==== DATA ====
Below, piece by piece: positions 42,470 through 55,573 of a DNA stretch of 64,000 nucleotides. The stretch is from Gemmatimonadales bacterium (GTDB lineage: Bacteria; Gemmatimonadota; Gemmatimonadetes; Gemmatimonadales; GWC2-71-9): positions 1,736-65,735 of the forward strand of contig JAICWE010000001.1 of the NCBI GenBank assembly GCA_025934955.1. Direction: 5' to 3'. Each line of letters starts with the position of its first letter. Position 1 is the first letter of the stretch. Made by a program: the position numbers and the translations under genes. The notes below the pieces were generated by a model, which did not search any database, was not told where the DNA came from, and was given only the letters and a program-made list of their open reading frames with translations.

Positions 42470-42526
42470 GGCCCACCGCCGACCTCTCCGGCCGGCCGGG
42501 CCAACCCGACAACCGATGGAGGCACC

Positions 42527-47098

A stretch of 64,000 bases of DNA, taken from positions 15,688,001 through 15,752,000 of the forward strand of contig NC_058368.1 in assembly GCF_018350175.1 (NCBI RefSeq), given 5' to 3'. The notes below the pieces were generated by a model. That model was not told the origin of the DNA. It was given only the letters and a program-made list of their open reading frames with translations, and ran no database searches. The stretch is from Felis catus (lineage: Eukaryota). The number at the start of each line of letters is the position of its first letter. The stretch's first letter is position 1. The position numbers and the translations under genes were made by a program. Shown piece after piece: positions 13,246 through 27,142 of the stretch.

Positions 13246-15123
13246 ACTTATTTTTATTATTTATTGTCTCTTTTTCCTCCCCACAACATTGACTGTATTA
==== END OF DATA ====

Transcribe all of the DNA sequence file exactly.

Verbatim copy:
Below, piece by piece: positions 42,470 through 55,573 of a DNA stretch of 64,000 nucleotides. The stretch is from Gemmatimonadales bacterium (GTDB lineage: Bacteria; Gemmatimonadota; Gemmatimonadetes; Gemmatimonadales; GWC2-71-9): positions 1,736-65,735 of the forward strand of contig JAICWE010000001.1 of the NCBI GenBank assembly GCA_025934955.1. Direction: 5' to 3'. Each line of letters starts with the position of its first letter. Position 1 is the first letter of the stretch. Made by a program: the position numbers and the translations under genes. The notes below the pieces were generated by a model, which did not search any database, was not told where the DNA came from, and was given only the letters and a program-made list of their open reading frames with translations.

Positions 42470-42526
42470 GGCCCACCGCCGACCTCTCCGGCCGGCCGGG
42501 CCAACCCGACAACCGATGGAGGCACC

Positions 42527-47098

A stretch of 64,000 bases of DNA, taken from positions 15,688,001 through 15,752,000 of the forward strand of contig NC_058368.1 in assembly GCF_018350175.1 (NCBI RefSeq), given 5' to 3'. The notes below the pieces were generated by a model. That model was not told the origin of the DNA. It was given only the letters and a program-made list of their open reading frames with translations, and ran no database searches. The stretch is from Felis catus (lineage: Eukaryota). The number at the start of each line of letters is the position of its first letter. The stretch's first letter is position 1. The position numbers and the translations under genes were made by a program. Shown piece after piece: positions 13,246 through 27,142 of the stretch.

Positions 13246-15123
13246 ACTTATTTTTATTATTTATTGTCTCTTTTTCCTCCCCACAACATTGACTGTATTA